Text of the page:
Investigators are poring over decades-old sanitation records and garbage truck routes, weighing whether to undertake a massive search for Etan Patz's remains in city landfills, a law enforcement source and city officials said Saturday.
That daunting prospect materialized suddenly, after a New Jersey man confessed last week to killing Etan in 1979. Police say he told them he stuffed the 6-year-old boy's body in a trash bag and dumped it on a nearby SoHo sidewalk.
The chances of finding the remains today are remote, authorities and at least one expert say.
Trash delivered to city landfills 33 years ago has been buried under mountains of waste, and a massive incinerator in use at the time could have destroyed the evidence.
Despite their low expectations, investigators are delving deep into the city's sanitation history in hopes of tracking the trash bag "from the moment a sanitation worker might have picked it up to the moment it reached a waste facility," said a law enforcement source with knowledge of the investigation.
"Everything is being looked at," the source said. "Records. Maps. Routes. Everything."
Investigators say the man accused of Etan's murder, Pedro Hernandez, 51, of Maple Shade, N.J., told them he left the bag containing Etan's remains in front of 113 Thompson St. -- a block and a half from the SoHo bodega where he allegedly strangled the boy.
The unemployed father of three, who allegedly told detectives he lured Etan into the basement with the promise of a soda, was arraigned Friday on a second-degree murder charge. Hernandez's lawyer, Harvey Fishbein, has said his client suffers from schizophrenia and bipolar disorder, and has a history of hallucinations.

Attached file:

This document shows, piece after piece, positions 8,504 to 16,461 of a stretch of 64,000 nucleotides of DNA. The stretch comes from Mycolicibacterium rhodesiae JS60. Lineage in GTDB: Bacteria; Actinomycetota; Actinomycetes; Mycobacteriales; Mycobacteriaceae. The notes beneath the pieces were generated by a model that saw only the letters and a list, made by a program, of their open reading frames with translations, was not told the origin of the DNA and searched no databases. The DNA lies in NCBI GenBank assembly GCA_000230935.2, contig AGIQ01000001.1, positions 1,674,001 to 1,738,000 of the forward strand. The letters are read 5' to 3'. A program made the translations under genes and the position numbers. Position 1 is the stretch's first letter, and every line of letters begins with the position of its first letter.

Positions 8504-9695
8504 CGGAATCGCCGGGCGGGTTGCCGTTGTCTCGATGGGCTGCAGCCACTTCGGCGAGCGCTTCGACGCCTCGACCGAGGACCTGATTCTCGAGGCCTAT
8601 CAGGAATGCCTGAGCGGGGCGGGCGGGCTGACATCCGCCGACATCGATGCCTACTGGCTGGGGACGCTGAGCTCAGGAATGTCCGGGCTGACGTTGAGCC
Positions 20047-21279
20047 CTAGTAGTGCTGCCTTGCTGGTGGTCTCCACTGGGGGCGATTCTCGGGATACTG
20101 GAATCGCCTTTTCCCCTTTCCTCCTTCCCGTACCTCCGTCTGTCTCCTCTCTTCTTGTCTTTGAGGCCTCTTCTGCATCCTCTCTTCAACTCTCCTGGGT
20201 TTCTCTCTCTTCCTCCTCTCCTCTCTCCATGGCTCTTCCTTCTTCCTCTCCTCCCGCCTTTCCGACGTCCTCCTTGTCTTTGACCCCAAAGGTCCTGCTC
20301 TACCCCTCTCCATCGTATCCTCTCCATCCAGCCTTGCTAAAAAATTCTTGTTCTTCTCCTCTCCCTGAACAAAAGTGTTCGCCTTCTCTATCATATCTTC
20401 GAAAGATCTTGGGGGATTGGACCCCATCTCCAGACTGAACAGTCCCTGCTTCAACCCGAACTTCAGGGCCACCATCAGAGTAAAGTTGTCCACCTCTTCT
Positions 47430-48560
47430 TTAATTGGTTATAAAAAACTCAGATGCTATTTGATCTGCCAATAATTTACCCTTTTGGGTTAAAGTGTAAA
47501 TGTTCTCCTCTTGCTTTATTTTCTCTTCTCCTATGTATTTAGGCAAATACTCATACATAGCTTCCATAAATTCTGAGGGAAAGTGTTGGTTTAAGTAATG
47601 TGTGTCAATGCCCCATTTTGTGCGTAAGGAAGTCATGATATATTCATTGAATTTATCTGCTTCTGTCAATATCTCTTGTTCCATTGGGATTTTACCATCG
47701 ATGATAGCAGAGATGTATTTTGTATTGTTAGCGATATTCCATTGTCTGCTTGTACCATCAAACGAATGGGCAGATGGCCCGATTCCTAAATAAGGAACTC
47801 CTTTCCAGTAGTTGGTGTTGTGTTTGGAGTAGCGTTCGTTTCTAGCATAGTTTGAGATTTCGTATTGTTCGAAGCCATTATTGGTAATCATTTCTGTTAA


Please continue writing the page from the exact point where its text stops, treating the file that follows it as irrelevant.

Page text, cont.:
If the former bodega stock clerk's story is true, the garbage bag would have likely been taken to one of three now-shuttered waste facilities: the Fountain Avenue Landfill in Brooklyn; the Fresh Kills Landfill in Staten Island; or the Gansevoort Incinerator in Manhattan, officials said.
"Where refuse from that area was dumped and whether it was handled by DSNY or privates is part of that [Patz] investigation," said Vito Turso, spokesman for the New York City Sanitation Department, who confirmed his agency is cooperating with police.
In 1979, Fresh Kills and Fountain Avenue were accepting municipal and commercial waste. But Turso said the nearby Gansevoort Incinerator was also active.
Landfills around the country have been scoured for murder victims before, with mixed results. But those searches are usually conducted within weeks or months of the crime, aided by cadaver dogs.
The passage of time and amount of garbage packed into Fresh Kills and Fountain Avenue make finding Etan's remains highly unlikely, said former NYPD officer Eugene O'Donnell, a professor at John Jay College of Criminal Justice.
"This is well beyond a needle in a haystack," he said. "It seems impossible to believe they would be able to find that bag."
George Kramer, 72, who lived in SoHo when Patz vanished, said locals always knew their trash could hold the key to solving the missing person case — but assumed sanitation workers were paying close attention to their hauls.
"If one of them picked up a bag with a strange shape that weighed so much, how could they not stop and take a look?" asked Kramer, who still lives in the neighborhood.
"If they had, knowing what we know now, maybe Etan would have been found that weekend," he said. "Now, they would have to dig up a couple thousand tons of trash in landfills to even get close. It's impossible."
As police continued their investigation on Saturday, visitors left flowers and candles outside the former bodega's location at 448 W. Broadway where Hernandez said he strangled Etan.
Etan's parents, who still live two blocks from the bus stop where Etan vanished, posted a note on their door saying they weren't discussing the case.
"The answer to all your questions is 'no comment,' the note said. "Please stop ringing our bell and calling our phone for interviews — Stan Patz, 3E."
With Igor Kossov